Two countries which have not formally ended World War II are planning to meet together to finally push for a peace treaty.
Reuters reports Japanese Prime Minister Shinzo Abe announced on Friday that he intends to score a deal with Russian President Vladimir Putin when the two leaders meet next month.
“Abe, who has signaled he is keen to clinch a deal, will meet Russian President Vladimir Putin in their 25th summit for discussions aimed at ending the disagreement over a group of windswept islands seized by Soviet troops in the final days of the war,” Reuters reports.
“I’ll visit Russia later this month and intend to push forward with discussions towards a peace treaty,” Abe reportedly said.
The Japanese Prime Minister said that “absolutely no progress” had been made to score an end to the war for more than 70 years.
Despite the optimism and that the two countries were cooperating “as never before,” Abe acknowledged there was no guarantee an agreement would be reached.
Putin caught Abe off guard in September when, on stage with the Japanese leader at a conference in Vladivostok, he suggested signing a peace treaty by year-end “without any pre-conditions”.
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Abe later rejected the proposal, repeating Japan’s stance that the question of sovereignty must be settled first.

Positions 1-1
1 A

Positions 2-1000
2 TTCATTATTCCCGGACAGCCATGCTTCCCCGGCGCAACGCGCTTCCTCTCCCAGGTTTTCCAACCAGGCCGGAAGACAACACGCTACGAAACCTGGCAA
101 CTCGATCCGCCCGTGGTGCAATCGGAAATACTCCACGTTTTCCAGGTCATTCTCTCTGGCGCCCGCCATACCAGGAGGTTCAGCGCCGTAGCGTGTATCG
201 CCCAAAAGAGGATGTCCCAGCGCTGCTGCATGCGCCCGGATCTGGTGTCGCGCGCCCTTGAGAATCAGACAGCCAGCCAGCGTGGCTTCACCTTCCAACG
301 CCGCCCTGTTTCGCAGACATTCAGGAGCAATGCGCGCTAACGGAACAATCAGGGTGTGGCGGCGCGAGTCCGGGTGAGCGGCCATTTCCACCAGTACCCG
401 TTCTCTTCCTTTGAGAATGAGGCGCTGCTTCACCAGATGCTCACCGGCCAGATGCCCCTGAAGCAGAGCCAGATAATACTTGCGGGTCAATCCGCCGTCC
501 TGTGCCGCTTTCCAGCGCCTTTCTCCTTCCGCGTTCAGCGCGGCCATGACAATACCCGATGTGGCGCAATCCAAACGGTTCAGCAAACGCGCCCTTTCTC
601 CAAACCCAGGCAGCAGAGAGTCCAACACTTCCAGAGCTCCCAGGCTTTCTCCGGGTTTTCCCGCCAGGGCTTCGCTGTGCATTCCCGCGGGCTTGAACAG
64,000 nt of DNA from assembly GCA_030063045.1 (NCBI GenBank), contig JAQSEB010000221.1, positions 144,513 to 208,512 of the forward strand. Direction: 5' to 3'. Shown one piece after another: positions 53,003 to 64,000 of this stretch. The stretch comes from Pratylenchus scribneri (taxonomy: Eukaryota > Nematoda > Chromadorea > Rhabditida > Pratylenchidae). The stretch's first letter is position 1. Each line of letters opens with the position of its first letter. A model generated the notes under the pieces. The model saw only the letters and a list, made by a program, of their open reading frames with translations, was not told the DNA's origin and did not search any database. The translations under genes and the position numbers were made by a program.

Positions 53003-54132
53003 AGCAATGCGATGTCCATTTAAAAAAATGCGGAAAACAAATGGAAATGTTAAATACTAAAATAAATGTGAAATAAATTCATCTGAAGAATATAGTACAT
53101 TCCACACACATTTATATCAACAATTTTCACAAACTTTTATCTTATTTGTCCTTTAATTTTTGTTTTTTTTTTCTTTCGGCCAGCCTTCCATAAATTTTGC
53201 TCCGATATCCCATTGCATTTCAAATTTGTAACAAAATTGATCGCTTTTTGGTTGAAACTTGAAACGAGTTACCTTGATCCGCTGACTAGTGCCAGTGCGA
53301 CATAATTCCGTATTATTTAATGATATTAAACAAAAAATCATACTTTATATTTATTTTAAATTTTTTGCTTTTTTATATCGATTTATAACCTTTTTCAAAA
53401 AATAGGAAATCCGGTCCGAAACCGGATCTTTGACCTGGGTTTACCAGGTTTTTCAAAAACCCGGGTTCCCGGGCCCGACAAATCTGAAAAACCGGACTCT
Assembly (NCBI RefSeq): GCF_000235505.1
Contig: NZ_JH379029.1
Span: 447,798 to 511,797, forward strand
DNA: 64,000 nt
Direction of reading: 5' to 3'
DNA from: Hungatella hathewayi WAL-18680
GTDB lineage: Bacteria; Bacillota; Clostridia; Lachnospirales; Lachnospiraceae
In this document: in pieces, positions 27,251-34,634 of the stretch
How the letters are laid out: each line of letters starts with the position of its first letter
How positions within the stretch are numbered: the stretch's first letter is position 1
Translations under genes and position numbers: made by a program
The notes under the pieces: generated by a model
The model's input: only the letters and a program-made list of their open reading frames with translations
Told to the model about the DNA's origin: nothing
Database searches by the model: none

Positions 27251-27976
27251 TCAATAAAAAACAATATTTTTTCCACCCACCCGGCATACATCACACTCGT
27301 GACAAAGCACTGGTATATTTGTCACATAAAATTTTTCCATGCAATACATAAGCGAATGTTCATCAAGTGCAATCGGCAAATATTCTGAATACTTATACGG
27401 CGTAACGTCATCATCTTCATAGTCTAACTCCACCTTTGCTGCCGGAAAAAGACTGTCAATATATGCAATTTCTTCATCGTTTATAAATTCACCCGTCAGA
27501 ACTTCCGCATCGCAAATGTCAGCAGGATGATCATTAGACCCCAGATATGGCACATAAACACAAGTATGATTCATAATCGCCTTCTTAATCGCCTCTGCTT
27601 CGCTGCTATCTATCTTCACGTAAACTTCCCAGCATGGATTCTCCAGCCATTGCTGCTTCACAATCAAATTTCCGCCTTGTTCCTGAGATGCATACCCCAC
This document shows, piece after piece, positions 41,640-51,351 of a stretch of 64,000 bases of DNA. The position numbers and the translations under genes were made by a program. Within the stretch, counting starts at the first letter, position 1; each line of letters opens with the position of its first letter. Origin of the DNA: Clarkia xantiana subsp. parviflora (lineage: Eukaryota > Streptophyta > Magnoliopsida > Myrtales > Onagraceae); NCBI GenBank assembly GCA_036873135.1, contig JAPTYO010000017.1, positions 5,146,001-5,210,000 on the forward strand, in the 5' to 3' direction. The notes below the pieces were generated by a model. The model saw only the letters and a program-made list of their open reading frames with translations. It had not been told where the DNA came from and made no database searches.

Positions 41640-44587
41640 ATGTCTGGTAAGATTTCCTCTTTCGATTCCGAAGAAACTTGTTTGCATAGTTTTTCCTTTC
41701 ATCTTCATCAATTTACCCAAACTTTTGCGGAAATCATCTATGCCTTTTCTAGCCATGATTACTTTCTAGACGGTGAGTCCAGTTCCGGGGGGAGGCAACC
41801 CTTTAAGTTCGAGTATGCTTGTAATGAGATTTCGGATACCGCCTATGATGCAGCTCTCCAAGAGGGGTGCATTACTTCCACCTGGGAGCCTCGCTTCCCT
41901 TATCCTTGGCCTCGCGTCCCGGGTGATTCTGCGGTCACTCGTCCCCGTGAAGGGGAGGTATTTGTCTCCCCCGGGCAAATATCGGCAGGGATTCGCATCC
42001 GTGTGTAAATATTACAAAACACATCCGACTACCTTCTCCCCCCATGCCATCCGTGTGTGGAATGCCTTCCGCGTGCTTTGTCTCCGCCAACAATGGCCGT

He told reporters after the two met again in Singapore in November they had agreed to speed up negotiations based on a 1956 joint statement in which Moscow agreed to transfer the two smaller islands to Japan after a peace treaty was concluded.
Putin may be open to a deal now, expecting that better ties will act as a counter-balance to China and attract more Japanese investment and technology, some experts say.
“At a meeting with President Putin in Singapore last year, we shared our determination to sign a peace treaty by solving the ‘northern territories’ problem and draw a line under the issue, which has remained unresolved for more than 70 years since the end of the war so as not to leave it to the next generations,” Abe said on Friday, as TASS reports.
Russian President Vladimir Putin and Japanese Prime Minister Shinzo Abe agreed at a meeting in Singapore on November 14 to intensify Russian-Japanese negotiations on signing a peace treaty based on the Joint Declaration of October 19, 1956.
The Joint Declaration ended the state of war between both nations. The two countries resumed diplomatic and consular relations, but no peace treaty has been signed so far. Under Article 9 of the declaration, the Soviet Union agreed to hand over Shikotan and Habomai as a gesture of good will once a peace treaty is ultimately signed. The declaration was ratified by the two countries’ parliaments in December 1956.